"What I like is that he just pushes always for more," Lightning coach Guy Boucher told the team's website. "He just wants more all the time. It's never enough, and it's not the goals. He never has enough of getting better -- that's why he scores the goals. It's a byproduct of his attitude, his work ethic, and his willingness to pay the price."
Stamkos played all 82 games for the third straight season, while averaging a career-best 22:01 of ice time. His 37 assists were third on the team, and his plus-7 and 42 takeaways were second. He finished fifth on the team with 109 hits and third among Tampa Bay forwards with 37 blocked shots.
"It's not just about skill," Boucher said. "Skill, in his case, is not the biggest [factor] in why he scores those goals. It's just desire."
4. Is the defense good enough?
Yzerman was focused on upgrading the blue line for the upcoming season, not only following his blueprint of developing players from within the system but acquiring a few big names via free agency.
He signed Brendan Mikkelson, Brian Lee, Keith Aulie, Artem Sergeev and Evan Oberg, all of whom are under the age of 25. Yzerman also inked unrestricted free agents Matt Carle, Matt Taormina and Sami Salo.
Yzerman is undoubtedly looking to develop a young defensive core around Lindback in attempt to make certain his young goalie is given plenty of support. The defense has been given an upgrade over last season, though the Tampa Tribune reported in April that veteran Mattias Ohlund might not return after enduring major knee surgery last winter.
The club will look for guidance and spirited play from Eric Brewer and Victor Hedman, as well as newcomers Carle and Salo. Don't be surprised if prospect Mark Barberio makes a nice enough impression during training camp to earn some playing time with the big club. Barberio earned the Eddie Shore award as the AHL's most outstanding defender in 2011-12, producing 13 goals and 61 points in 74 regular-season games for Norfolk.
5. Is prospect Vladislav Namestnikov ready to turn pro?
The 2011 first-round draft pick (No. 27) has had a productive two seasons in the Ontario Hockey League with the London Knights, producing 30 goals and 68 points as a rookie and 22 goals and 71 points in 2011-12. Yzerman signed his prized prospect to a three-year, entry-level deal in March and he's expected to begin the season with the team's new American Hockey League affiliate in Syracuse.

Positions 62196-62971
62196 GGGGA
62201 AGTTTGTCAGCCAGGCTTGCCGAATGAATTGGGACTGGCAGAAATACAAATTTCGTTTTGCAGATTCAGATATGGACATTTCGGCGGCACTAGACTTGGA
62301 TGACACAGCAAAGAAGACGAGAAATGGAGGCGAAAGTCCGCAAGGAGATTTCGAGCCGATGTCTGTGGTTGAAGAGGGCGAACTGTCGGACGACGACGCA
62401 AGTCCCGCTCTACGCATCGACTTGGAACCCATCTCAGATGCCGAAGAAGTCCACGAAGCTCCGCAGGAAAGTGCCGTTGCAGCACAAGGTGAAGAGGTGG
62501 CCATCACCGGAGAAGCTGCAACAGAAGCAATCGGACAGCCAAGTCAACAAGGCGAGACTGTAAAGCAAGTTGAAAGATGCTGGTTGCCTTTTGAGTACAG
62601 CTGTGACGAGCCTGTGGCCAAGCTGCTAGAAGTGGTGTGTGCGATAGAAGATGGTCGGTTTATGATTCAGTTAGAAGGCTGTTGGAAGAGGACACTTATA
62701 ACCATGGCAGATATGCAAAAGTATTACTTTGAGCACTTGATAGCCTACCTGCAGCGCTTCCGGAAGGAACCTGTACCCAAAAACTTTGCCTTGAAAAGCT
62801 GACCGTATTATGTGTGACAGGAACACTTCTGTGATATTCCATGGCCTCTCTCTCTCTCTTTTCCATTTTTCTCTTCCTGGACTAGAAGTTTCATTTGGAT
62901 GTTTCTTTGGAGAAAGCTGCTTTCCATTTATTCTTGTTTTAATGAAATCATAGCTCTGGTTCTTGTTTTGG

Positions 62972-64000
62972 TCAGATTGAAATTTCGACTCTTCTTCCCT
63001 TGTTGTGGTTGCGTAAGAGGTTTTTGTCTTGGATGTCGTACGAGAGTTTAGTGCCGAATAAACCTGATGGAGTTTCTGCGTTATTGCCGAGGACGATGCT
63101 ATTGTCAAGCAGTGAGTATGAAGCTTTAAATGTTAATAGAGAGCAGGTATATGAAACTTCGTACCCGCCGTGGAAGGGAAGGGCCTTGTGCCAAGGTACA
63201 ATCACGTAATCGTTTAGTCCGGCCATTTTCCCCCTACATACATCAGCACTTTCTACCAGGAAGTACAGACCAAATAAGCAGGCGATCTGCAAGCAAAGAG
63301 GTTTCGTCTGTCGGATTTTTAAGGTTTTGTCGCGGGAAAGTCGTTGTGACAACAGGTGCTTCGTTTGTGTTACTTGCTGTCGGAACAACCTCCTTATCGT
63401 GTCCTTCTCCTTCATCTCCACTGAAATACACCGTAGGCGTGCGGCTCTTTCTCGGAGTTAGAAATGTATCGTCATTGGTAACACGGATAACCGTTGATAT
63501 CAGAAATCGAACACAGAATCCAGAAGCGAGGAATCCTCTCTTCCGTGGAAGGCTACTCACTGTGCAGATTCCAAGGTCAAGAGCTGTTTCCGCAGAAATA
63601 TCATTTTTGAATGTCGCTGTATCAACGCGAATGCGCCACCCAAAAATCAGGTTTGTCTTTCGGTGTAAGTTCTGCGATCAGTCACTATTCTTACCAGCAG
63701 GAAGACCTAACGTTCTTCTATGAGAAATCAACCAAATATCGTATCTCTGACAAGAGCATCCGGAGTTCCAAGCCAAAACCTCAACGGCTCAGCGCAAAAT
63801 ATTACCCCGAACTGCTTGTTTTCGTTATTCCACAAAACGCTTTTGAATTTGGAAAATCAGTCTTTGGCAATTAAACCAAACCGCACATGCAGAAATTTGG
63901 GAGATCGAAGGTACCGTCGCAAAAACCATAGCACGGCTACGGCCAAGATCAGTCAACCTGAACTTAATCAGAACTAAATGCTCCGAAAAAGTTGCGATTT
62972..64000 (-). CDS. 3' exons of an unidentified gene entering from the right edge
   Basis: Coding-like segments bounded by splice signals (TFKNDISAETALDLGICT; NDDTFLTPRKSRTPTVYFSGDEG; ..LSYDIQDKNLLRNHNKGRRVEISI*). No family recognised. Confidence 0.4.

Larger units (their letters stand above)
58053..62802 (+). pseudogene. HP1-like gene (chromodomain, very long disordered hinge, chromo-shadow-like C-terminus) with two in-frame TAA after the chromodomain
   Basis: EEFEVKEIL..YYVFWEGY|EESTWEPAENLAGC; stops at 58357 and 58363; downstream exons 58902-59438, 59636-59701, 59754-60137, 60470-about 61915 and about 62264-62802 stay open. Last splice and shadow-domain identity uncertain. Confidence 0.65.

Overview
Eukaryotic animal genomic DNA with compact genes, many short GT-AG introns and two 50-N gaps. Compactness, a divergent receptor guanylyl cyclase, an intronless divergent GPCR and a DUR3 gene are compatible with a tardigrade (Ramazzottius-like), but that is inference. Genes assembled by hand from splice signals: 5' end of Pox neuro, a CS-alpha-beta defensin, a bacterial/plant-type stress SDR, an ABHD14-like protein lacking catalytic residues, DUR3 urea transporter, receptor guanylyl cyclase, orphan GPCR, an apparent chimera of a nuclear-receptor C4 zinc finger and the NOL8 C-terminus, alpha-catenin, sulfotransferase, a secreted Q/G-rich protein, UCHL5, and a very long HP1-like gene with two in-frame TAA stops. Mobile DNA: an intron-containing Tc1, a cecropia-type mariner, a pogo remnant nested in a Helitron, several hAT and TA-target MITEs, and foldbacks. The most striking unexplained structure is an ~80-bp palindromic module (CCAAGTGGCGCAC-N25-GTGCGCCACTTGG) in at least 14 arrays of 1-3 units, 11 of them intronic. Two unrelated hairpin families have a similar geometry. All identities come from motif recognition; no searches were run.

He could, however, make the decision tougher on the Lightning management team with a solid training camp.
"Vlady can play on any of the top four lines in your organization because he's dedicated and can kill penalties," director of amateur scouting Al Murray told NHL.com. "He can play with top offensive players, so he has a lot of versatility moving forward. He'll be in competition with others for our NHL team since we have a third-line center spot open, or he'll be on our AHL team."
6. Where will the secondary scoring come from?
Believe it or not, Tampa Bay did have five different players with 20 or more goals last season, which tied three other clubs for second most in the League behind the Boston Bruins (six players).
The list included Stamkos (60 goals), St. Louis (25), Teddy Purcell (24), Lecavalier (22) and Ryan Malone (20). That's quite an accomplishment for a team decimated by injury and without the services of departed Simon Gagne and Sean Bergenheim from the previous season.
Perhaps 2010 first-round pick Brett Connolly will approach the 20-goal mark this season. Connolly played 68 games as a rookie in 2011-12 and notched four goals and 15 points. Connolly said he needs to improve defensively in order to earn more playing time -- he averaged 11:28 per game. He could fill in as a third-line wing this season while improving in both zones.
With the Western Hockey League's Prince George Cougars, Connolly connected for 30 goals in 2008-09 and 46 in 2010-11 before turning pro.
"He's eventually going to be one of those great skill players who has the grit," Boucher said. "But [Connolly] is also going to be reliable defensively."